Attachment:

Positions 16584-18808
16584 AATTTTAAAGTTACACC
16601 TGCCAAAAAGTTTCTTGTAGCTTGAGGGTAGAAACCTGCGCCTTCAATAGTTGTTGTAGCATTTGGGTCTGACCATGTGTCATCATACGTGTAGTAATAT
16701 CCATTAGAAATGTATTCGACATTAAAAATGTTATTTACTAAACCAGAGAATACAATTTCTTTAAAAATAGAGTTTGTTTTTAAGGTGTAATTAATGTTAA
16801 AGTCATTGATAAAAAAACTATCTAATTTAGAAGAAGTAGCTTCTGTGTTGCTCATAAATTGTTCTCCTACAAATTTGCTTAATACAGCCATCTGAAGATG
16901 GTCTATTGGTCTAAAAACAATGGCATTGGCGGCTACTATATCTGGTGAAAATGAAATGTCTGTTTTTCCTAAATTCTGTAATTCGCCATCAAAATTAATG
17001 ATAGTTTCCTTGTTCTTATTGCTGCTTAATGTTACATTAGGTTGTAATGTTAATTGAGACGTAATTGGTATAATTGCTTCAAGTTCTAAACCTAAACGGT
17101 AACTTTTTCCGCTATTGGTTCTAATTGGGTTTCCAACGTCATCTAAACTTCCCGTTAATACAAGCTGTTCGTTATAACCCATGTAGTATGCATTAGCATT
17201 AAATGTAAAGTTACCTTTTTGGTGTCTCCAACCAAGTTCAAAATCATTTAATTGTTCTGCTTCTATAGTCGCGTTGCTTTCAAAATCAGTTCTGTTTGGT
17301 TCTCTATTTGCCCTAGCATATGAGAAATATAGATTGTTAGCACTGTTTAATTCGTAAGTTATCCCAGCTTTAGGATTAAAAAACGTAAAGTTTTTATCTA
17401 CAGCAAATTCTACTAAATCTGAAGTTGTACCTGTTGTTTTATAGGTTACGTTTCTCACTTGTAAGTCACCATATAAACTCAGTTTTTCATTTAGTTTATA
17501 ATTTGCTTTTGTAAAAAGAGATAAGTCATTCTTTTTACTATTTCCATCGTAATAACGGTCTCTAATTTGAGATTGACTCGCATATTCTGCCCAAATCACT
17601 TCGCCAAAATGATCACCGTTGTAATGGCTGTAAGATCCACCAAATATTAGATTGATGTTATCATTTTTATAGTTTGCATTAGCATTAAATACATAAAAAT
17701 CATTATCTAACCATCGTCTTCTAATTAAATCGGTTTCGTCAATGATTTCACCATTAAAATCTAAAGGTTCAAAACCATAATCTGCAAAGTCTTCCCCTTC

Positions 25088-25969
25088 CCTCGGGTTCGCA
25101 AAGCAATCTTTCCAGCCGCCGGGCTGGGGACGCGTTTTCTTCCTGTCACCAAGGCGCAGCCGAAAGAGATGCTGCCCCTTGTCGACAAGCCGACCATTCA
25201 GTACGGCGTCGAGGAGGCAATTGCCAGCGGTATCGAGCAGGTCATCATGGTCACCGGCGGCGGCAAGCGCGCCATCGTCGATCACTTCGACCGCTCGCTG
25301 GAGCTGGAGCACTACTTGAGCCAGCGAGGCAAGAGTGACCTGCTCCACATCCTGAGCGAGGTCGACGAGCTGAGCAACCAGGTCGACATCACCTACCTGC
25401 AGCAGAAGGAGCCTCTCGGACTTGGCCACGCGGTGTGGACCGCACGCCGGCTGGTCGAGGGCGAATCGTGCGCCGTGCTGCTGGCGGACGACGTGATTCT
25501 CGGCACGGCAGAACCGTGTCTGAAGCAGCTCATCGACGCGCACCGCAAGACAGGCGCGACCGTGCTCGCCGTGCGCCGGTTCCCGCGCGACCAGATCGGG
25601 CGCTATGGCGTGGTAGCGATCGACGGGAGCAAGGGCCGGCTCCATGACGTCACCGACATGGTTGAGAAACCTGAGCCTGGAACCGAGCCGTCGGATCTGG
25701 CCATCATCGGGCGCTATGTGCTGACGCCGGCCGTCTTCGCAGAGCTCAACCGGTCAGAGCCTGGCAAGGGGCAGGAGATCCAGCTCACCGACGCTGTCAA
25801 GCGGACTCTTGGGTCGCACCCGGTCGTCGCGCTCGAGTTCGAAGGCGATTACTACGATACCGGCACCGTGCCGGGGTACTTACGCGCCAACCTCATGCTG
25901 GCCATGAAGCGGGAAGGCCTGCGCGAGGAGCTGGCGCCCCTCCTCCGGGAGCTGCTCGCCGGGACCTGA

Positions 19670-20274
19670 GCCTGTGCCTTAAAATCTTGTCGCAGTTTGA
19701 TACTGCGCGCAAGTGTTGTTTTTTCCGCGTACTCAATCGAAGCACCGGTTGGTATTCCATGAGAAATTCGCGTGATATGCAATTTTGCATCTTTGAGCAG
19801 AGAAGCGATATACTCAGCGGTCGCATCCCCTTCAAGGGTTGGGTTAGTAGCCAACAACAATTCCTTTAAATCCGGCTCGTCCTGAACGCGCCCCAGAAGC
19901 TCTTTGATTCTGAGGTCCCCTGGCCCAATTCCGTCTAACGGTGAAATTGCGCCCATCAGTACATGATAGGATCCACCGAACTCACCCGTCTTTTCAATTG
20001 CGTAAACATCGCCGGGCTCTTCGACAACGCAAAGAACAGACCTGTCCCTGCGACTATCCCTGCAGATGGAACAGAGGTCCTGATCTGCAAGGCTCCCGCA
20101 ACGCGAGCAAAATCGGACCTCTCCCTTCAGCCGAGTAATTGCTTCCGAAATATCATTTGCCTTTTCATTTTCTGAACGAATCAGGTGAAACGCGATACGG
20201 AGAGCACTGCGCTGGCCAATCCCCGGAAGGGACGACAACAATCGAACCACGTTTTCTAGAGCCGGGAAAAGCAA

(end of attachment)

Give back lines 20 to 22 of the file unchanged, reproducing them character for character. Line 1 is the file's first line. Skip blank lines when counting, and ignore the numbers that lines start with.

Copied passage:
25401 AGCAGAAGGAGCCTCTCGGACTTGGCCACGCGGTGTGGACCGCACGCCGGCTGGTCGAGGGCGAATCGTGCGCCGTGCTGCTGGCGGACGACGTGATTCT
25501 CGGCACGGCAGAACCGTGTCTGAAGCAGCTCATCGACGCGCACCGCAAGACAGGCGCGACCGTGCTCGCCGTGCGCCGGTTCCCGCGCGACCAGATCGGG
25601 CGCTATGGCGTGGTAGCGATCGACGGGAGCAAGGGCCGGCTCCATGACGTCACCGACATGGTTGAGAAACCTGAGCCTGGAACCGAGCCGTCGGATCTGG